Why some kids are short & understanding linear growth

If you want to explore the biological basis for short stature, then an excellent review (YH Jee, J Bacon. J Pediatr 2016; 173: 32-7) is worthwhile.

The article begins by explaining the reasons why linear growth is rapid in infancy, slows in childhood and accelerates in adolescence through a process of growth plate chondrogenesis.  In addition, the idea that growth plate fusion causes growth cessation is not accurate.  Fusion of the growth plate occurs because of growth cessation. In addition, in many with “catch-up growth” the “delay in maturation appears to be driven by subtle undernutrition due to diminished appetite.”

Altered Growth Plate Chondrogenesis:

  • Nutritional intake -excess and inadequate nutrient intake affects growth, often through modulation of endocrine hormones.  Overnutrition accelerates linear growth “but the adult height is not substantially affected.”
  • Hormones –thyroid hormones, growth hormone, IGF-1, androgen, and estrogen all positively regulate linear growth.  Glucocorticoids negatively regulate linear growth.
  • Inflammatory cytokines –these cytokines (including TNF-α, IL-6, IL-1β) negatively regulate chondrogenesis
  • Paracrine growth factors, Extracellular Matrix, Intracellular Proteins –local growth factors can be deficient in those with specific genetic mutations:  FGFR3 -achondroplasia, GNAS -Albright hereditary osteodystrophy, PTH1R -Blomstrand chrondrodysplasia, PTPN11 (& others) -Noonan, SHOX -Langer mesmeric dysplasia.  SHOX mutations accounts for 2-5% of children with formerly idiopathic short stature.  SHOX gene is also involved in Turner syndrome short stature. More listed in their Table (pg 35).

My take: It is cool to see the evolved understanding of the various factors affecting stature.  While the authors conclude that exome sequencing will alter the diagnostic approach to children with severe short or tall stature, it seems that a genetic panel would be quite practical and less expensive than many endocrinological evaluations.

Related blog postHere’s Why Biologic Therapy for Crohn’s Helps Adolescents …


Treatment of Short Stature

While gastroenterology focuses more on being skinny than being short, understanding the current treatment approach to short stature is important.  Certainly, this is a common condition in a pediatric gastroenterology practice.  An update is available: NEJM 2013; 368: 1220-8.

This article presents the case of an 11-year-old with probable constitutional delay of growth and puberty (CDGP) who is projected to achieve an adult height of 5 ft 5 in.  It asks the question of the optimal management but does not answer this definitively.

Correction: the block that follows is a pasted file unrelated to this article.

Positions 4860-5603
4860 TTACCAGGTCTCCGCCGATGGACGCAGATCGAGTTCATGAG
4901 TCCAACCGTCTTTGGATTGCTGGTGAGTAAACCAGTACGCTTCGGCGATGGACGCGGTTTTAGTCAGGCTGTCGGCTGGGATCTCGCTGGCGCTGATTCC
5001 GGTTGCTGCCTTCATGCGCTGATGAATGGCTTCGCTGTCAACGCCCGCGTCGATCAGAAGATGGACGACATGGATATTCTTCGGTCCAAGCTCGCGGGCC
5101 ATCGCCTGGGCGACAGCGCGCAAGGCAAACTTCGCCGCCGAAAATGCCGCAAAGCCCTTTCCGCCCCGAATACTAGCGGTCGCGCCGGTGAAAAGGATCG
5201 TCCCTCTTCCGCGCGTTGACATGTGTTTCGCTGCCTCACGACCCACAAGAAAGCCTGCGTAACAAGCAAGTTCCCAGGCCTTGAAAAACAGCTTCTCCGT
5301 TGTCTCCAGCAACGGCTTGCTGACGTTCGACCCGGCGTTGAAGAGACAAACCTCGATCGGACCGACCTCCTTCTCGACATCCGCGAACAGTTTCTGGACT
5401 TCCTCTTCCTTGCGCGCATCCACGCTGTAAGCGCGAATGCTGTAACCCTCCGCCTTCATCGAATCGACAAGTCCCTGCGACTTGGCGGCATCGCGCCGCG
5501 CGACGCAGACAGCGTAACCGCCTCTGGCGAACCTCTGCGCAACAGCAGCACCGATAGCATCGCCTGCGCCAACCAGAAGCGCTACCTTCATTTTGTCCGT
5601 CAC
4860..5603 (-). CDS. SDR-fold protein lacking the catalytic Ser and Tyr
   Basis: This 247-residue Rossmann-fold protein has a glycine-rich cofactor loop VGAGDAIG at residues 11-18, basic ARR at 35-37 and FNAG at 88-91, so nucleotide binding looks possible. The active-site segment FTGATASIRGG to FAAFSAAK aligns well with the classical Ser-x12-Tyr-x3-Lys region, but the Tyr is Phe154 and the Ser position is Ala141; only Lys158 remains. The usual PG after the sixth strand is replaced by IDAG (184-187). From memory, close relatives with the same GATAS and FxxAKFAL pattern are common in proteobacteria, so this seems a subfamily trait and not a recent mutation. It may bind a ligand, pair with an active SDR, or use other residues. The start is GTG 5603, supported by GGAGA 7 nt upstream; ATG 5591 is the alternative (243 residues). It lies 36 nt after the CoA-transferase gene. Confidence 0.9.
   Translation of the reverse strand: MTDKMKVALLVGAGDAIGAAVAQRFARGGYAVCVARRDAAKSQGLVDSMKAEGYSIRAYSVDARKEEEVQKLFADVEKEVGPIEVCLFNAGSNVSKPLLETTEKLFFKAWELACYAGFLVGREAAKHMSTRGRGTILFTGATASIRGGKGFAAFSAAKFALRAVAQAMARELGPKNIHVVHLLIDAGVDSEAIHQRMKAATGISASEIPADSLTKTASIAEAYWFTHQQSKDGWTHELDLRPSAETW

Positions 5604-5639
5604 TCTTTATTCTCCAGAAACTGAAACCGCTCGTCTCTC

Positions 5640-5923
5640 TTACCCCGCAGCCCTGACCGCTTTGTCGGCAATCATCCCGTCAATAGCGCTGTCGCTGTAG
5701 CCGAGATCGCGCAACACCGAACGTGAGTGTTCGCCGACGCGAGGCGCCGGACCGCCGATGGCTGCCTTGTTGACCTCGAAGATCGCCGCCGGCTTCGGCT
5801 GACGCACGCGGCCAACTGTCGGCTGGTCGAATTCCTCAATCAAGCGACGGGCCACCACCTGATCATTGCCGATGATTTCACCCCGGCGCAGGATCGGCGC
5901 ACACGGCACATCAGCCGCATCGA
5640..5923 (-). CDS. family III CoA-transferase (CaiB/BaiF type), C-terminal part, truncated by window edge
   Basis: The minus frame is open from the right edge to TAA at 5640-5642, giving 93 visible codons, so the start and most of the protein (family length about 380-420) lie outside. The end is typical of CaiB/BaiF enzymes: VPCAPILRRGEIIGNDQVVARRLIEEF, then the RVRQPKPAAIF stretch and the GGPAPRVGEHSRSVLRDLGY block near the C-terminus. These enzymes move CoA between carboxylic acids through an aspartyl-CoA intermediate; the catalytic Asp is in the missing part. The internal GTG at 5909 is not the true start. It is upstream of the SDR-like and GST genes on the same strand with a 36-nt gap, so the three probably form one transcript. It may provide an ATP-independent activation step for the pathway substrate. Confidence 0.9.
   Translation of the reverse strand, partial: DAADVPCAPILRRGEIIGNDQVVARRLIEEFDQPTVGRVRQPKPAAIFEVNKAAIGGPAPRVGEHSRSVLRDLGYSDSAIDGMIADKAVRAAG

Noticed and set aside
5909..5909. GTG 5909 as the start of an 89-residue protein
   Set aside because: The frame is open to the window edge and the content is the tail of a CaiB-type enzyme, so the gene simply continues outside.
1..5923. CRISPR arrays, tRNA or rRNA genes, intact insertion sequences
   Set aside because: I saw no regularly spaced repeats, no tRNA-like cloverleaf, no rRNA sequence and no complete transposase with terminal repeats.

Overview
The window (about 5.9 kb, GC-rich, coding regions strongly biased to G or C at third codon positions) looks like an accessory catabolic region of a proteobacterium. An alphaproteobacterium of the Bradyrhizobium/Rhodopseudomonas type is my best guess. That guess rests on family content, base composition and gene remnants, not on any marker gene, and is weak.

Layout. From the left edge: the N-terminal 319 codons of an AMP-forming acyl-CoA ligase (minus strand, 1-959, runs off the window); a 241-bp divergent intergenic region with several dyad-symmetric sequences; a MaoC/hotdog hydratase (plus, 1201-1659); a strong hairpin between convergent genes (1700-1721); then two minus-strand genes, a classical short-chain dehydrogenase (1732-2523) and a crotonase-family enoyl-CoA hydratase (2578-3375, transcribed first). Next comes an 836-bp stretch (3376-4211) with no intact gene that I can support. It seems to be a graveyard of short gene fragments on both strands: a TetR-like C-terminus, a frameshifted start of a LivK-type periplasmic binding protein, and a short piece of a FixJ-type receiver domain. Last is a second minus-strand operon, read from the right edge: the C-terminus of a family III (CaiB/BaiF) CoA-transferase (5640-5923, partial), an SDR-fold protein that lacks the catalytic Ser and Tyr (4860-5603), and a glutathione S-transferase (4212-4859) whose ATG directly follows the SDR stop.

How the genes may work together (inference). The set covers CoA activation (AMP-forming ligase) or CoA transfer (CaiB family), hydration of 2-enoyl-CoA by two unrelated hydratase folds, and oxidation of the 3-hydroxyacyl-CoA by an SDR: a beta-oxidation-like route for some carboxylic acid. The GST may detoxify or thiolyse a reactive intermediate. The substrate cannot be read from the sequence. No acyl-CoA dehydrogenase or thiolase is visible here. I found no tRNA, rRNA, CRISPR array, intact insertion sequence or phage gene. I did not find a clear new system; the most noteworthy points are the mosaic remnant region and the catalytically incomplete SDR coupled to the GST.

Background:  Most children with short stature have either CDGP or familial short stature and are generally healthy.  The FDA has approved human growth hormone therapy for children with idiopathic short stature and height below the 1st percentile.  In the U.S. this amounts to more that 500,000 children (1% of children 4-13 years).  However, growth hormone is expensive $10,000-60,000 per year and achieves modest results, 1.2-2.8 inches in added final stature.

Key Recommendations:

  • Thorough evaluation of short stature especially if child’s height deficit is severe (<1st percentile for age), the growth rate is abnormal (<10% for bone age), predicted height is significantly different from midparental height, or body proportions are abnormal.
  • History of intrauterine growth retardation is important since 15% remain short throughout life.
  • Screening labs (according to the authors) include measurement of thyroid assays, checking for renal dysfunction (BUN, creatinine), assessing for inflammatory conditions (eg. sedimentation rate), checking tissue transglutaminase antibody, and assessing hematologic conditions (eg. complete blood count).  In addition, examination should look for evidence of Turner syndrome.
  • The authors discuss growth hormone testing.  IGF-1 serves as a screen but even provocative testing can miss mild cases of growth hormone deficiency.
  • Psychosocial well-being has not predictably improved with growth hormone treatment.
  • Treatment options: observation, growth hormone, or androgen use (eg. oxandrolone).  The latter will expedite growth but not significantly impact long-term height.

Are there risks to growth hormone therapy?

Yes.  There have been occurrences of intracranial hypertension, glucose intolerance, and slipped capital femoral epiphysis. The absolute risks are considered low.  Long-term risks are not entirely clear.  One study suggested a slight increased mortality rate with increased mortality from bone cancer and circulatory disorders.  A similar study did not confirm these findings.

What are the costs?

For idiopathic short stature, the cost has been estimated to be $35,000-50,000 per inch of height.

Who benefits the most?

Predictors of growth hormone response in idiopathic short stature include younger age at baseline, delay in skeletal maturation, and taller parents.  Also, daily administration achieves superior results to less frequent administration.

Related reference:

  • -J Clin Endocrinol Metab 2008; 93: 4210-7.  Consensus statement on the diagnosis and treatment of children with idiopathic short stature.